Weekly Post, January 17th, 2020

Bird showing his horn to a young fan in Sweden.

1951 was a year of change for Charlie Parker (Bird), and not necessarily for the better. 1950 had seen its share of triumphs, including the commercial success of “Charlie Parker with Strings” and, in December, a tour of Sweden, where he was treated as an artist, not as an entertainer. But Bird canceled a final performance in order to fly straight back to New York. He was suffering from severe stomach pains and was, it would appear, trying to get back to his new wife, Chan. After a couple of agonizing days at home, he was convinced to go to the hospital, where he was diagnosed with an acute peptic ulcer.

It’s safe to assume that this was brought about by Bird’s tendency to consume staggering quantities of straight spirits. Ulcers would plague him for the rest of his life, as he never successfully stopped consuming anything, let alone alcohol. In fact, he snuck out of the hospital one night and dropped in at Birdland, where he drank double shots of whiskey until someone talked him into going back. Whenever Bird was trying to stay off heroin, he turned to alcohol. To be fair, he also used both at the same time, along with amphetamines. As Lennie Tristano once said, “Bird’s thing was chemical.“ But his struggles with substance abuse are another story entirely.

By 1951, Bird was a celebrity and this brought with it greater scrutiny by the powers that be, especially the musicians’ union. His tendency to show up late or not at all was legendary.  Although accepted as a given around New York City, it was underappreciated by club owners in more distant quarters, and protracted legal disputes were becoming a constant in Bird’s life.

He was dealt another blow that summer when his cabaret card was rescinded, which prevented him from working in New York City nightclubs for the next 15 months. This forced him to go out on the road, which he had come to hate, often as a single backed by local players. This only made matters worse and led to more disputes.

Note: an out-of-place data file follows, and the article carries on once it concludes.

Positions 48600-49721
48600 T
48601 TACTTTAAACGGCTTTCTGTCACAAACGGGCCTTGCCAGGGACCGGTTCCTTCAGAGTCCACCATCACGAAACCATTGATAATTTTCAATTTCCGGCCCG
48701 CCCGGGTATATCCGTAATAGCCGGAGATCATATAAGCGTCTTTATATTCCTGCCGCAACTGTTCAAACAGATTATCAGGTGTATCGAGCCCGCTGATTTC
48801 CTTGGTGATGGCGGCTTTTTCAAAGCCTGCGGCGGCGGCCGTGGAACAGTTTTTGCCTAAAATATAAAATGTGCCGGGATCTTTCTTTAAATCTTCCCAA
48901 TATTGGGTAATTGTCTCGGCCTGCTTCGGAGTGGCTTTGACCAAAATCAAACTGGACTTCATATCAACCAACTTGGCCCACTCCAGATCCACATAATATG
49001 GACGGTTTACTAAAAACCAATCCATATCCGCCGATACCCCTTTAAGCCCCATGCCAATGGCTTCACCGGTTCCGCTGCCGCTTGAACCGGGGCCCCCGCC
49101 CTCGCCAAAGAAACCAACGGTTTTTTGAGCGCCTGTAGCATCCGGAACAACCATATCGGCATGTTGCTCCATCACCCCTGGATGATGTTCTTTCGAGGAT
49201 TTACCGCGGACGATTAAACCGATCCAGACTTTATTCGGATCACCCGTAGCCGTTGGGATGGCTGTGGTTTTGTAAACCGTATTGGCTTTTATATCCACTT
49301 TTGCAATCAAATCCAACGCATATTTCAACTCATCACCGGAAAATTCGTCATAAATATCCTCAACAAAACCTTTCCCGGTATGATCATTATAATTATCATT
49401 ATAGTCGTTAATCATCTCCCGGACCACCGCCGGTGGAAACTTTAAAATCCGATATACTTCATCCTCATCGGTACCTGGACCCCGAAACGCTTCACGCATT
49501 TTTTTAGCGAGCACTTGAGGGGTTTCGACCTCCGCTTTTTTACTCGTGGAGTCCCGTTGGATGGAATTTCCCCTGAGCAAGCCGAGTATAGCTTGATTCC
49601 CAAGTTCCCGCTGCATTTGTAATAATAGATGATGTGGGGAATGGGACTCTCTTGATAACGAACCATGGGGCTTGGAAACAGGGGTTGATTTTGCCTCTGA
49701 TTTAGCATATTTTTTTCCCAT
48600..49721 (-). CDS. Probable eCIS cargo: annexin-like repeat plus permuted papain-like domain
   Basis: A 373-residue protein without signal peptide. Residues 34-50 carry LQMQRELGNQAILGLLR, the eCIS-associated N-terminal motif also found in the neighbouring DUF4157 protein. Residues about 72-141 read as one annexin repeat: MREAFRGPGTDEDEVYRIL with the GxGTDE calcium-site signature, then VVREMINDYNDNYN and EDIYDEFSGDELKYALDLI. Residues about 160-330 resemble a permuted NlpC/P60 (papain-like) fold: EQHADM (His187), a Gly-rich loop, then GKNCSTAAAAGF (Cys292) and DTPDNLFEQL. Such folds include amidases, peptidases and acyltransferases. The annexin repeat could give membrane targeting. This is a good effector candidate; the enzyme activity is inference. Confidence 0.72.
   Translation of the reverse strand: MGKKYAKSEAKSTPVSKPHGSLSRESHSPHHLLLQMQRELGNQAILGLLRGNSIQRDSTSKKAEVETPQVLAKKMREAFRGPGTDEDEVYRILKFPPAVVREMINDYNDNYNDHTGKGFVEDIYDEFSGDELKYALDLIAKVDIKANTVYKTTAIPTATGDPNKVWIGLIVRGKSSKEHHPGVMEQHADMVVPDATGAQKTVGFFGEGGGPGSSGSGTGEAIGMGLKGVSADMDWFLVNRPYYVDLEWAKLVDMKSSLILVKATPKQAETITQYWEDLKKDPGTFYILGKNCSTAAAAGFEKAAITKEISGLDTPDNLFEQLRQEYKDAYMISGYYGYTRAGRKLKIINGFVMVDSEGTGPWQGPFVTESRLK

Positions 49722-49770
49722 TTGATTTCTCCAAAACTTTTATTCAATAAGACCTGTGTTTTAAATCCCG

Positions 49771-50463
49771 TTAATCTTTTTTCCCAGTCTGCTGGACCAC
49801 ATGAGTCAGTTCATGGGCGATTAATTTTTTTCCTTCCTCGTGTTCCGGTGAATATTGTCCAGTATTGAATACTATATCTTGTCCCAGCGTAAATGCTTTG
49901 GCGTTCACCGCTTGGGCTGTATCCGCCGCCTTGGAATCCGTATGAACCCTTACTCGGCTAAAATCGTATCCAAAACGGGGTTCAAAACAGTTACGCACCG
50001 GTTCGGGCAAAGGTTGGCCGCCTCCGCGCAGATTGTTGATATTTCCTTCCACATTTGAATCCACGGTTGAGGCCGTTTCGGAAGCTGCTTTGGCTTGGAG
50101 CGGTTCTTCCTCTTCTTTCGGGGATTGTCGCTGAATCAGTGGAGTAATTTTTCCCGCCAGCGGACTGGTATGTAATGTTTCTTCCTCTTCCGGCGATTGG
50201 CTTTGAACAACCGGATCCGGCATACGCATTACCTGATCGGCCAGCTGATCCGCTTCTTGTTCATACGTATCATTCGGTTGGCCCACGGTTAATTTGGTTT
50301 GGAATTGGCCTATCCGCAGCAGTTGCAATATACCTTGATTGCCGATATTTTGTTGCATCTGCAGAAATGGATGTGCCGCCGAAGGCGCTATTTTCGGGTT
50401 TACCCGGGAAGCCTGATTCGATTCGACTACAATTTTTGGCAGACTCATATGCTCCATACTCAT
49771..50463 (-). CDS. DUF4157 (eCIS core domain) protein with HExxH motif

All this was happening as Bird was, for the first time in his life, trying to settle down and lead a normal, domestic existence. In July of 1950, Chan had moved into Bird’s apartment on East 11th Street, and he became a stepfather to her five year old daughter, Kim, who has very fond childhood memories of him. On July 17, 1951, Chan gave birth to a baby daughter, Pree, Bird’s first child since Leon, now 13 and living with Rebecca in Detroit.

Despite his declining health and the loss of his cabaret card, Bird’s playing remained inspired. The hospital stay helped him regain ground, and the recording session on January 17th, an unplanned reunion with Miles Davis and Max Roach, produced the classic “Au Privave”. He was still near the peak of his fame and artistry, and so, on balance, 1951 wasn’t a bad year. But we are in a position to know what Bird and Chan couldn’t. It would be Pree’s death from pneumonia two years later that would send Bird into his final tailspin of self destruction.

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